Mount Vernon, Sept. 17, 1833.
My very dear Miss Lyon,
On returning from school this evening, I had the unexpected pleasure of receiving your very interesting letter. I need not say with what eagerness its contents were perused. I had formed various conjectures as to your long silence, but your letter relieved all doubts and fears that I had entertained.
Your visit at Philadelphia was quite a long one. I hope you did not want for care and attention during your illness there. It would have afforded me much satisfaction to have accompanied you hither, had it been thought best. I think, if ever I should return to Now England, it would be pleasant to go by the way of that city.
I did not commence school until Aug. 12 having been here about three weeks. During that time I had a good opportunity to get acquainted with the people among whom I have come to reside; their manners, customs, opinions, etc. The inhabitants, coming from different parts of our country, do not seem to profess that disinterested public spirit which [leads?] people to make personal sacrifices for the good of the whole. There are but few here who have the advantages of a good education. Mount Vernon has not wanted for schools within a few years past, though they have not been of such a character as to render them permanently useful.
My school is composed of 15 young ladies, the majority of whom are from 12 to 18 years of age. They have all or nearly all of them, attended school from their childhood. They have heretofore, it seems, had the liberty of choosing what studies they would attend to, and as is too often the case with young ladies, the lower, and most important branches have been grievously neglected.
After what you wrote, it was expected that I should direct what they should study. Most of them seemed satisfied with this arrangement. One young lady however, wished to attend to Rhetoric, Nat. Philosophy, & Composition, as she expected to attend school but a short time. However she has been persuaded to wait awhile, and attend with the rest to Reading, Spelling, Arithmetic, Composition, Geography, and Grammar. At present these are the branches taught in school with Drawing, Chirography and Calisthenics. Only two attend to Drawing. They seem to like Calisthenics very much. I think it will be of great advantage to them. With respect to government I have found but little difficulty. You know then are always some, who will always do what is right. There are not three or four of this class. One is a young lady about 17 or 18, who has some unpleasant habits. She likes to have her own way in everything, & can hardly bear to be corrected if she makes a mistake in her recitations. She sometimes shows a want of respect and will mutter to herself when things do not exactly suit her. Notwithstanding all this, she is very capable and is among the most improved of the school, as it respects knowledge. The regulations which they have been requested to observe are few; whispering and tardiness are the principal. They succeed very well upon the first point, and are improving upon the latter. I have also found it necessary to pay some attention upon the point of eating in school. They all acknowledged it was not proper, and have given it up. Upon the whole, though I have some trials and difficulties, they are fewer than I anticipated. With respect to religious instruction, I pursue the following plan. Morning and evening, I read a short portion of Scripture. In order to secure their attention, each one is requested to repeat some passage they have read. The exercise is concluded by a short prayer. I have as yet met with no opposition to any of my plans. They have Bible lessons for the [?] Sabbath. I have commenced with the book of Genesis. [Study?] of the Bible seems quite a new thing to many of them. They are almost entirely ignorant of its precious contents.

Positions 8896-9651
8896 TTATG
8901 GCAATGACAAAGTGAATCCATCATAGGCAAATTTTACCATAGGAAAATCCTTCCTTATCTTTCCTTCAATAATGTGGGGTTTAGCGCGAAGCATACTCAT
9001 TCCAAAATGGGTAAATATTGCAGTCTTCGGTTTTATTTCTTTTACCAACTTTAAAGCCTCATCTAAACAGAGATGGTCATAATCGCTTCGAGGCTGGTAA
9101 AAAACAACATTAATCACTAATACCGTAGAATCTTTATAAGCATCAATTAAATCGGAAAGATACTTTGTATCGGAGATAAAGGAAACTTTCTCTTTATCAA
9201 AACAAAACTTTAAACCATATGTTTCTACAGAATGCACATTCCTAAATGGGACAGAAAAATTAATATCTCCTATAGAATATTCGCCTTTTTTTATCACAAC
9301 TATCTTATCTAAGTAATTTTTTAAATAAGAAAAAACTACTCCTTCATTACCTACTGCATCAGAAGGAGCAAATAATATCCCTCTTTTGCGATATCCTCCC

[7?] of my scholars belong to families, who are almost,(if not quite) infidels! I regret that I did not bring Emersonís Biblical Outline with me. About ten days after commencing school, I received a short visit from the Rev. C. C. Beatty of Steubenville. He staid in Mt. Vernon all day and night. Visited the school, and seemed much interested my undertaking. He gave me a catalogue of his school, and invited me to come and see it, during my next vacation. I should like to go very well. Mr. B. was in quest of a teacher for his school, to take charge of the mathematical department. He had some hopes of obtaining Miss Lyman who has left Chilicothe. The school there, it seems, does not succeed very well at present. Mr. B. said there were 96 pupils in his school this season. He made some inquiries respecting the Ipswich Seminary. I informed him that you were journeying this summer and thought some of visiting Ohio. Mr. B. preached in this place in the evening.
I have received one letter from home since I have been here or rather several letters on one sheet. Lacy was at Derry. Miss Bray, & Miss H. Smith are assistant pupils at the school this quarter, as Miss Sawyer did not return. I hope Lucy will yet come and teach in this country. My situation is far more pleasant than I expected it would be. Miss Cowles is truly a valuable friend. I know now what I should do without her society. She bas been here about 15 months, and knows the character of the people. She has a small school of small children. Her health is feeble. It is a great comfort to have a friend entertaining similar views with myself & engaged in the same great work. We have a female prayer meeting every Friday attended by a faithful few. Oh that God would pour out his Spirit in this town. Will you not pray for us? We need [?] prayers of Christians.
With much affection,
May I hope that you will continue to favor me with letters from time to time?
(Miss Mary Lyon, Fredonia, N. Y.)